The first thing one might notice about the Aluminium House | Fran Silvestre Arquitectos and other projects of Fran Silvestre and his studio of architects in Spain is their particular atmosphere.
of extravagantly understated elegance and luxury of Aluminium House | Fran Silvestre Arquitectos which is as recognizable in its own right as the work of, say, John Lautner or John Pawson. While this first impression may seem rather superficial, it points us towards a difficult-to-define quality in the works, what we might call an overall “geist” or “gestalt”, that runs very deep, and that is far more complex and interesting than a mere question of “style” or “branding”.
One approach to this depth and complexity begins with the evident tension in these works between formal and practical questions. Silvestre’s designs are
not simple solutions to given design problems, though he tends to present them as such. They absorb and distill the myriad issues of program, site and context, structure, building technologies, and so on, subsuming them into the play of space and form that could be understood as the true subject of his architecture.
The designs transform the particulars of each building into simple schemes of expansive spatial relations, using a formal vocabulary of abstract lines, planes, and, in certain cases, simple curves, in a rather Miesian idealization of Modernism. Silvestre’s works comprise a series of repetitions and variations on these spatial themes, which in their chronological development trace his growth as an architect, the expanding reach of his formal investigations, and the impact of adopting this formal repertoire to new problems and larger programs.
But at the same time, and as is to be expected, this formal play embodies the practical questions that it so vigorously dominates. The spaces that result may often seem generic, and apt for any possible function or purpose, but this is not the case. The space labeled on the plan as the “living area” assumes the spatial configuration and practical provisions this functional category requires. In the same sense, the garage is a garage, even if it’s the floor is paved in the same white marble tiles as the rest of the house, and its opening to the street is enclosed in the same sheer plane of floor-to-ceiling glass (as in the Hofmann House).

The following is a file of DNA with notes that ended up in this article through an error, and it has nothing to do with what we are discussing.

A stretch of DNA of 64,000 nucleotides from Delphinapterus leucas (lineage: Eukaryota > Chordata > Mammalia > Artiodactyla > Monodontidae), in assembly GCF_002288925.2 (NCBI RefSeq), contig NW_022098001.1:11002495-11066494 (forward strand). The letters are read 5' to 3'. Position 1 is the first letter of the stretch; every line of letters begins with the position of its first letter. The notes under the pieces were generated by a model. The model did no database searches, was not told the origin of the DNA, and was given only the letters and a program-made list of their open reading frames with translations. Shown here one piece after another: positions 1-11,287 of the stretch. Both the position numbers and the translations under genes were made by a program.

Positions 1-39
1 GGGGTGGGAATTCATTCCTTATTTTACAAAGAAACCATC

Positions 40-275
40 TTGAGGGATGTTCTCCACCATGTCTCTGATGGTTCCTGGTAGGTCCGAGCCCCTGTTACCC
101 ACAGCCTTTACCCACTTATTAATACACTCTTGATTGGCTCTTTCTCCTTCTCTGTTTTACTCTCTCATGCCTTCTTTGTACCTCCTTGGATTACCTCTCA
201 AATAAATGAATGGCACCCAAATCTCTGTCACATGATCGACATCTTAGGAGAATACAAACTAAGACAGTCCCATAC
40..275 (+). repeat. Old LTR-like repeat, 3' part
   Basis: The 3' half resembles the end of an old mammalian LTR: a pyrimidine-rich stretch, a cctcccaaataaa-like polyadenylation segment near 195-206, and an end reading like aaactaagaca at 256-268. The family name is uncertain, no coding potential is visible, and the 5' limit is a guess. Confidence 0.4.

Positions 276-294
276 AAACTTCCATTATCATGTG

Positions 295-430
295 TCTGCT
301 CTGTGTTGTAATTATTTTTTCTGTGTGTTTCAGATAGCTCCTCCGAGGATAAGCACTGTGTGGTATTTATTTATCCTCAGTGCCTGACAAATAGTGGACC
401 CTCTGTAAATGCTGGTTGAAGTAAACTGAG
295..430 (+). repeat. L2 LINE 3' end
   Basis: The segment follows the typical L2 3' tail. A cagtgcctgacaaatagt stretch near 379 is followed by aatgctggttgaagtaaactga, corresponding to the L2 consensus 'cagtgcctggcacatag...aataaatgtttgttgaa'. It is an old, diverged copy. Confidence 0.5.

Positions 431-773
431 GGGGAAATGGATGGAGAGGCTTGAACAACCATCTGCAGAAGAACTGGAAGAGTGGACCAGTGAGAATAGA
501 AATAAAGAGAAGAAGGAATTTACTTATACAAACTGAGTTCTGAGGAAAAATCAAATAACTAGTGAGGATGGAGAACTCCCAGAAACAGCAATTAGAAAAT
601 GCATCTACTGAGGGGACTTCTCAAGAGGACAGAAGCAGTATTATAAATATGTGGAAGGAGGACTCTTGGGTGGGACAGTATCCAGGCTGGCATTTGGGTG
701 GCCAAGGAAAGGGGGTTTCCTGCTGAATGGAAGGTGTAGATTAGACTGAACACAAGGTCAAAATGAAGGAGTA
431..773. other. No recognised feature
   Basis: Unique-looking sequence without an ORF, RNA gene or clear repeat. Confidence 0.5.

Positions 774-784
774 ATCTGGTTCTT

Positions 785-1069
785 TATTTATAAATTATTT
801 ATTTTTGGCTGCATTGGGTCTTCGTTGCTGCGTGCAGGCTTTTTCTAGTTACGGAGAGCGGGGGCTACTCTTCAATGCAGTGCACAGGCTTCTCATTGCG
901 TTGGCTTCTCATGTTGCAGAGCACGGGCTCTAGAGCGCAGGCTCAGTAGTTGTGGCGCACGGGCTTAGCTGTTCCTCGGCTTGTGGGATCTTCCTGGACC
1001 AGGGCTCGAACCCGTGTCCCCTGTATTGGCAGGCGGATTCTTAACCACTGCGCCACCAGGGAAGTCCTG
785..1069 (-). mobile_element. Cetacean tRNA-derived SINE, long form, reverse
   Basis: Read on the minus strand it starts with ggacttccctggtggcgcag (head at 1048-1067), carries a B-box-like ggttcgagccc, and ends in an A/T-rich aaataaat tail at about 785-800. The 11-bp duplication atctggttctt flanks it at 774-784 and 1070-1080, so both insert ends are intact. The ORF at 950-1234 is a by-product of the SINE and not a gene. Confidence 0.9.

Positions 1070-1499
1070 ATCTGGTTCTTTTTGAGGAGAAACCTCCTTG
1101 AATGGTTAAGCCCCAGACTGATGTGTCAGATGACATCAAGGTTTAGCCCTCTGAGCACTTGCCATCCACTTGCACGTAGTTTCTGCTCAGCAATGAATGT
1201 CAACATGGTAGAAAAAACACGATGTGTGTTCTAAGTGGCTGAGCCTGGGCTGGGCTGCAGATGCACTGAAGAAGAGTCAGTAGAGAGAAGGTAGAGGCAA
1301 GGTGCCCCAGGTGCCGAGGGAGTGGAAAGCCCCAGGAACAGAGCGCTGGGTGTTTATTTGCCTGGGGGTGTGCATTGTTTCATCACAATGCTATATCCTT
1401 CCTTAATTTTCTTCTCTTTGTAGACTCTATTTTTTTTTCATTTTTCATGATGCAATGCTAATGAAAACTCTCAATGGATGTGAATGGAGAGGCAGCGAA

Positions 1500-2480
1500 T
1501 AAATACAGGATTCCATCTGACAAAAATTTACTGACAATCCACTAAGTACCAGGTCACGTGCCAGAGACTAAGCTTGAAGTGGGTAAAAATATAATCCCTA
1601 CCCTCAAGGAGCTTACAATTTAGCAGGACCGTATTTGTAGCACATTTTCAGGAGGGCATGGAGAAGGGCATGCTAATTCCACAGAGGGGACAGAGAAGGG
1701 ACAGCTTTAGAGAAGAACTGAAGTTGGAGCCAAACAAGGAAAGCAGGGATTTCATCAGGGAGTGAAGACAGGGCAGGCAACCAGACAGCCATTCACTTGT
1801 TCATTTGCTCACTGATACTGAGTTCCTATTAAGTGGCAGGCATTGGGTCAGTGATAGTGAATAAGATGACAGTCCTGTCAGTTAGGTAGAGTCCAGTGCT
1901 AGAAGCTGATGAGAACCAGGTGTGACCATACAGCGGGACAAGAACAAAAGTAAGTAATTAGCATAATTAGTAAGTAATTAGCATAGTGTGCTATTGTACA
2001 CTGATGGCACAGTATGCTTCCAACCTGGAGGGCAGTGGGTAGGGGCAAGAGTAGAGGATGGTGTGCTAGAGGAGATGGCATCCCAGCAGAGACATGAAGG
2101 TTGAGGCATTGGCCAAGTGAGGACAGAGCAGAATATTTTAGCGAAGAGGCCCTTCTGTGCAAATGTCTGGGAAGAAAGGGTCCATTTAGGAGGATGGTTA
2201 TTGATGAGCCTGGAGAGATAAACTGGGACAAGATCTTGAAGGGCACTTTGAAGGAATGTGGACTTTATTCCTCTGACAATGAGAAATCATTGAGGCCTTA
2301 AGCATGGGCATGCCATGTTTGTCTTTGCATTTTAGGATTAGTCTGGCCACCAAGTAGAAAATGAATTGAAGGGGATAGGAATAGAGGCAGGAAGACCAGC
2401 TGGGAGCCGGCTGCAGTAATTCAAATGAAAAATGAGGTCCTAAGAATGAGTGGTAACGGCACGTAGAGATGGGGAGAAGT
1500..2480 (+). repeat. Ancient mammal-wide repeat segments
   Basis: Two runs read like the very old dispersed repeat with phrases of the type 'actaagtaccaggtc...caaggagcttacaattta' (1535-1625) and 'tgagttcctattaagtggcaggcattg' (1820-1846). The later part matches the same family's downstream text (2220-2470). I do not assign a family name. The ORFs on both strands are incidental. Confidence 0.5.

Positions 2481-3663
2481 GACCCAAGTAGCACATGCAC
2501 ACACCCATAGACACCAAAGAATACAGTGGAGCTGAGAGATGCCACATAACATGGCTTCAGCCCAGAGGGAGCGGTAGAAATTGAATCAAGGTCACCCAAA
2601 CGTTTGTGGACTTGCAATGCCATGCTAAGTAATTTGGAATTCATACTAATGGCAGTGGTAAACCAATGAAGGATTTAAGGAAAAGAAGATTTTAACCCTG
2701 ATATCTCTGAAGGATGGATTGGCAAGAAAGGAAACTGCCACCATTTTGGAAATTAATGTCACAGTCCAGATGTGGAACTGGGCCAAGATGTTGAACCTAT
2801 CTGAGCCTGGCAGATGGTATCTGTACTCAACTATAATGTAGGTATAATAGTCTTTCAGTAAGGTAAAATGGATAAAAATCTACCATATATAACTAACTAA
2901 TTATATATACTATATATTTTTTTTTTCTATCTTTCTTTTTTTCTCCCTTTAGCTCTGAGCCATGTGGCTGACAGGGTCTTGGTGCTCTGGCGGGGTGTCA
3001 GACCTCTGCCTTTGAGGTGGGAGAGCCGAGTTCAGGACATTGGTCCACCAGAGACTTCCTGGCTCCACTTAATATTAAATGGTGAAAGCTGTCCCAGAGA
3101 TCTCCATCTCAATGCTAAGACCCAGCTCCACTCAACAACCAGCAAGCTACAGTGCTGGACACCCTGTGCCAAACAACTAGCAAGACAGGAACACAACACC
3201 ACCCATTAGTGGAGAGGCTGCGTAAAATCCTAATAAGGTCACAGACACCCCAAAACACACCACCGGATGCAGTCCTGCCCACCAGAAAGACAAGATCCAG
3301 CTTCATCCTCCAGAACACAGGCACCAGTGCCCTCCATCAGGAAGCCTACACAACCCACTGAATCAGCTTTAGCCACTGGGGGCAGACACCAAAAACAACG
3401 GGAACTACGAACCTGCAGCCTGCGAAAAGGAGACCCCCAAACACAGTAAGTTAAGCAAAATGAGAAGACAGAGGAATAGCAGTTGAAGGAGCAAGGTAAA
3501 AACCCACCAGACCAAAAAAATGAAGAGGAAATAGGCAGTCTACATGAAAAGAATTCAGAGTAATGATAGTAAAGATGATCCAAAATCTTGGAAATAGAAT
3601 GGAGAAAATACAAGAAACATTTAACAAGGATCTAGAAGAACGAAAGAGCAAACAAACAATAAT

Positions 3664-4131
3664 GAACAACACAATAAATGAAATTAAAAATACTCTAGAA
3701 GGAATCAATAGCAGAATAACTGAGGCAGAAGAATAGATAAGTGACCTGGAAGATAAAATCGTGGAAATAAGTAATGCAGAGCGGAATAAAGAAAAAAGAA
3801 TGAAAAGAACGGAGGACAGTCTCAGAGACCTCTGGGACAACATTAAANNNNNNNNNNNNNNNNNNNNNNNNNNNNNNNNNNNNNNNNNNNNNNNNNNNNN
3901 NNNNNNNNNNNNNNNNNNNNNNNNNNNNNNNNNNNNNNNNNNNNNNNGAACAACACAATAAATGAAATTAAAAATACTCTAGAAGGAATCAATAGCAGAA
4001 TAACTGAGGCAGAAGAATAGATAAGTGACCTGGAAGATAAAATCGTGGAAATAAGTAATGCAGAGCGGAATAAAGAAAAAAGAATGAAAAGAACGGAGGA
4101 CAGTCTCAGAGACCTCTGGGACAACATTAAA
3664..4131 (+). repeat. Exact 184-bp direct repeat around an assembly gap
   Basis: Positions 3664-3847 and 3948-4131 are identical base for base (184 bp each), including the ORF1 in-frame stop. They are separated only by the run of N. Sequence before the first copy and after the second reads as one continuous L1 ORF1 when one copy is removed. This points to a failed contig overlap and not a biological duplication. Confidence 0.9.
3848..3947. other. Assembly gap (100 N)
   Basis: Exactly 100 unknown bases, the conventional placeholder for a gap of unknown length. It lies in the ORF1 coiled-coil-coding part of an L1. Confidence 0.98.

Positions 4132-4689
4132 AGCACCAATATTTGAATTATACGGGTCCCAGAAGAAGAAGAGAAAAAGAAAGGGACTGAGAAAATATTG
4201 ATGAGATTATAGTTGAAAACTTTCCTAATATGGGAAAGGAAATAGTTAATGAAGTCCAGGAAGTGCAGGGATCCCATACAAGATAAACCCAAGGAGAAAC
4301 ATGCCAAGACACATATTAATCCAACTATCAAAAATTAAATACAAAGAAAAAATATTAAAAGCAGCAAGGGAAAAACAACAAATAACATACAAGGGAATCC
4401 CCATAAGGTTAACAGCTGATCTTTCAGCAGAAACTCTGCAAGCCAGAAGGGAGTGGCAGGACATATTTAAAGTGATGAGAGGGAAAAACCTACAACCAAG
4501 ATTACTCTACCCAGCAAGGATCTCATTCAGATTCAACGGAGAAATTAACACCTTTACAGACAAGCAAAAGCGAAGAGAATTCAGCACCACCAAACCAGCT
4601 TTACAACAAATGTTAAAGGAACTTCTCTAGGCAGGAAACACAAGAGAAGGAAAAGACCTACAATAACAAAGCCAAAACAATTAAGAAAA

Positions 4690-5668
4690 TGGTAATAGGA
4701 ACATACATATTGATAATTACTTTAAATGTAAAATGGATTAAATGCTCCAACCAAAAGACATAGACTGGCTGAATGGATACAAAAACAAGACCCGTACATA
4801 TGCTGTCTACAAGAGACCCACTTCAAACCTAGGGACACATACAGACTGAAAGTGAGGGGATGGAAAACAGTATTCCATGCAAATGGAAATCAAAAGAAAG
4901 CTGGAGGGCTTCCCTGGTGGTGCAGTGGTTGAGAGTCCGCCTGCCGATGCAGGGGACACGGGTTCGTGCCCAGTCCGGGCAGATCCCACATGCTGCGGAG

Thus, the distillation of the program, context and material process of building also meets a certain point of resistance that, in turn, conditions the formal play. In this sense, it would be difficult to define the perfect form of a given design in a Platonic sense. Any hypothetical movement towards such an idealization finds its limits in these conditioning circumstances, which in practice profoundly determine the actual design.
For example, the deep roof overhangs and projecting walls that often frame the continuous walls of glass, like a bookcase, serve mainly to control the penetration of sunlight through different seasons. We could thus argue that they represent an adaption of the generic Miesian pavilion, as in the Farnsworth House, to a Mediterranean setting. These enclosing planes generally have a considerable thickness, which conveys an implicit association with the typical masonry construction of the Mediterranean, rather than the lighter, framed structures of northern Europe which were the implicit point of reference for the Miesian pavilion. Thus, seemingly abstract features harbor important cultural and contextual cues.